The exact API discussed below has been deprecated by Xamarin! Not to worry though – all of the concepts discussed are still valid. The only difference is that you should use the API that does not include generics when doing a BindableProperty.Create(). Other than that, everything discussed within this post is 100% valid. See [Part 2 of this post here]( for an explanation as to why Xamarin deprecated the API, and what to do about it.

So how did you spend your summer vacation?

One thing is for sure, I did not spend my month of August blogging! I presented two sessions at That Conference in mid-August and then in late August gave another session at Xamarin Dev Days – Madison. Not exactly resting on the shores of beautiful Lake Mendota here in Madison … but a lot of fun nonetheless.

Anyway – I’m back with a Back To School Blog! This time we’re going to take a look at how to create a custom binding to a ContentView within Xamarin Forms.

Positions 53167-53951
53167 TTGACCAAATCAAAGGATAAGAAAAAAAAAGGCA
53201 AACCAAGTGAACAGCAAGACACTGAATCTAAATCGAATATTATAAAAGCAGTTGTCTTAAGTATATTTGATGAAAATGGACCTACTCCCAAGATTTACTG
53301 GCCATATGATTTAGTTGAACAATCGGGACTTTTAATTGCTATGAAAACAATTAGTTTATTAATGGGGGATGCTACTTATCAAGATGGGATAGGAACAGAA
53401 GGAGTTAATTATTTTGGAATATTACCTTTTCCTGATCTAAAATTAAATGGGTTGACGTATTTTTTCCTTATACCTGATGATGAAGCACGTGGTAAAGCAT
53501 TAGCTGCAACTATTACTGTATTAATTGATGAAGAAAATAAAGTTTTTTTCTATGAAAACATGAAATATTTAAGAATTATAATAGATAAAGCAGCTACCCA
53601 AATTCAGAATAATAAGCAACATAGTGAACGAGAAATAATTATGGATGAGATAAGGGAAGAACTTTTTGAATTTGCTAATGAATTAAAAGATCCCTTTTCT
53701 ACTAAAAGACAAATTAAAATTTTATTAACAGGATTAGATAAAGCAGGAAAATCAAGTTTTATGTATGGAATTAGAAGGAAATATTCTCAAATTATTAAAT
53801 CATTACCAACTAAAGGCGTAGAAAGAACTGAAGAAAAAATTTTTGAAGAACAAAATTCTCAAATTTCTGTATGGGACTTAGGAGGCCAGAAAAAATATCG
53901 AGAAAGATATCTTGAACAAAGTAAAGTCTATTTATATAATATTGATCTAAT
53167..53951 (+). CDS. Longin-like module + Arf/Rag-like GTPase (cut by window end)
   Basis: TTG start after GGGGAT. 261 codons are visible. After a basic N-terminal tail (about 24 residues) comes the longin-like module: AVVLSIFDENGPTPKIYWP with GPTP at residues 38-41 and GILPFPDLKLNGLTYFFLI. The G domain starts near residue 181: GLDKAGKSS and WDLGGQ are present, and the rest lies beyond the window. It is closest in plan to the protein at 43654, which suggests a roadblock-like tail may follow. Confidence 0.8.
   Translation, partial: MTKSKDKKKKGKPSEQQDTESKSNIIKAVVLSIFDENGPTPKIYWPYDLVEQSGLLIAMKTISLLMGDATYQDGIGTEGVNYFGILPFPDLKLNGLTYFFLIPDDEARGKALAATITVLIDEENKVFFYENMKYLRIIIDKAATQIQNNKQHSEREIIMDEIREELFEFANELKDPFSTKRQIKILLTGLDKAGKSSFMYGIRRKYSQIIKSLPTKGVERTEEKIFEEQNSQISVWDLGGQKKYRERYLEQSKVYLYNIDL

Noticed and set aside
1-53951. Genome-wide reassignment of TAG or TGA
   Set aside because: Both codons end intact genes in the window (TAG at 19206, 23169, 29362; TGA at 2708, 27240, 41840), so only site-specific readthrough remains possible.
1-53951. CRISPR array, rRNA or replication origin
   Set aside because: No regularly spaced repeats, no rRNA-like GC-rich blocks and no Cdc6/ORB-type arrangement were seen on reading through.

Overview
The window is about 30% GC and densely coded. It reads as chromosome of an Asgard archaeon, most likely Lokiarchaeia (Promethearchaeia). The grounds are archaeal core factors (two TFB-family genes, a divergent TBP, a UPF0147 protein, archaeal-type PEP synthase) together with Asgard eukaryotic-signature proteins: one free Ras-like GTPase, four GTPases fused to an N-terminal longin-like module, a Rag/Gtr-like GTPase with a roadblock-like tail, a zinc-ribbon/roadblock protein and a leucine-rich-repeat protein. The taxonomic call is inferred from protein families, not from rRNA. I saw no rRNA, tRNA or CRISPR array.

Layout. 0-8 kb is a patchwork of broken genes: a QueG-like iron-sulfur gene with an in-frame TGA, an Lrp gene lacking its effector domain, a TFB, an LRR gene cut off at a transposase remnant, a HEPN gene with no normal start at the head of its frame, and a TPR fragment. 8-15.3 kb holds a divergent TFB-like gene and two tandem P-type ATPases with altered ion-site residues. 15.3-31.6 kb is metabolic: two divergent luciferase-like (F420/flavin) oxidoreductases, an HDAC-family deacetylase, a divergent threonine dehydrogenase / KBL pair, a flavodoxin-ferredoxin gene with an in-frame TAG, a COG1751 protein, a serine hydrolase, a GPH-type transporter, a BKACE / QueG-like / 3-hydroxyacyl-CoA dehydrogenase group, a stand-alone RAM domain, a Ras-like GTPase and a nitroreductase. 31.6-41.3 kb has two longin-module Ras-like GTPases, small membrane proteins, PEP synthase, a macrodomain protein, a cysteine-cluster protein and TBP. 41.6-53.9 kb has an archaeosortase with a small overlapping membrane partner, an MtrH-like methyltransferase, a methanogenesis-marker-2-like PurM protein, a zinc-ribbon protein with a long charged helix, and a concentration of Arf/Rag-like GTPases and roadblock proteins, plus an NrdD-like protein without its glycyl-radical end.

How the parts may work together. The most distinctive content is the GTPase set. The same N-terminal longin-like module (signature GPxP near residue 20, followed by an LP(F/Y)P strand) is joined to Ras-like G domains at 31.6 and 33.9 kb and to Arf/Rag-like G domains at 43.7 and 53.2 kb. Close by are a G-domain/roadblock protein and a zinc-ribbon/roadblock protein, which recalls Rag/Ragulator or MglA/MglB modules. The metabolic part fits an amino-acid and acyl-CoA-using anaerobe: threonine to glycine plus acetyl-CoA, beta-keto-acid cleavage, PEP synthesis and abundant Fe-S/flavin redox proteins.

What’s A Custom Bindable Property?

Have you ever found yourself wanting to create a control or a view that inherited from ContentView and you needed to implement data binding on a property that that control/view exposed – so you could tie the property to a view model?

The good news is we can do this … We can fully customize the way it binds to the view model – one way, two way, one way to source. The even better news – it’s pretty easy once you see it the first time!

So let’s take a look at the steps necessary to create a bindable property.

Creating A Bindable Property

In this example, the ContentView we’re going to add a bindable property to is a control which allows you rate cheeses. (Wow – I talk about cheese a lot!) It displays 5 cheese wedges, and by tapping on a wedge, it updates the view model behind it. Also on initial display, the number of wedges highlighted corresponds to the “rating” in the view model. The control looks like this:

Cheese Rating Control

So, here are the steps to add a “WedgeRating” property and make it bindable within this CheeseRatingView control ….

  1. Create a regular property in the class.
public int WedgeRating { get; set; }  
  1. Create a static read only field of a BindableProperty type. Name it the same as the property name from step 1, but with the word “Property” at the end.
public static readonly BindableProperty WedgeRatingProperty  
// there will be more here
  1. Create the bindable property using BindableProperty.Create<T, V>.